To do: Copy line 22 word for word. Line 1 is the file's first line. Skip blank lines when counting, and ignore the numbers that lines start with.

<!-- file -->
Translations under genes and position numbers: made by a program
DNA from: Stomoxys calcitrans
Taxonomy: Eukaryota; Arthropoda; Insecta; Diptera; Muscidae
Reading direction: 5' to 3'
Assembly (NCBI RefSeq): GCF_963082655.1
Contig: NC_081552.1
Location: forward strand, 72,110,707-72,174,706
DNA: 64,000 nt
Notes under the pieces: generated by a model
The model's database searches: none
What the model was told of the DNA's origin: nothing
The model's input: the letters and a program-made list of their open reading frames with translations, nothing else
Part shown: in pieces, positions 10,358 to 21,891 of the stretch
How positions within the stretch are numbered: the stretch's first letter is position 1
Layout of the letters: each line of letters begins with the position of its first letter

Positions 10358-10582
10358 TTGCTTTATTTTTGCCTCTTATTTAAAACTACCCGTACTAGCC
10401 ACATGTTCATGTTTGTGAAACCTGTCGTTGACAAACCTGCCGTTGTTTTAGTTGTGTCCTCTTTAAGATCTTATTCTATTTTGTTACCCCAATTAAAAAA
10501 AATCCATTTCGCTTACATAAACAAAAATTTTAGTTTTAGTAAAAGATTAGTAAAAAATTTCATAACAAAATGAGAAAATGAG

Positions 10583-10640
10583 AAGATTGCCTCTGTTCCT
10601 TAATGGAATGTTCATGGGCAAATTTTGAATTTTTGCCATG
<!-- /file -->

10601 TAATGGAATGTTCATGGGCAAATTTTGAATTTTTGCCATG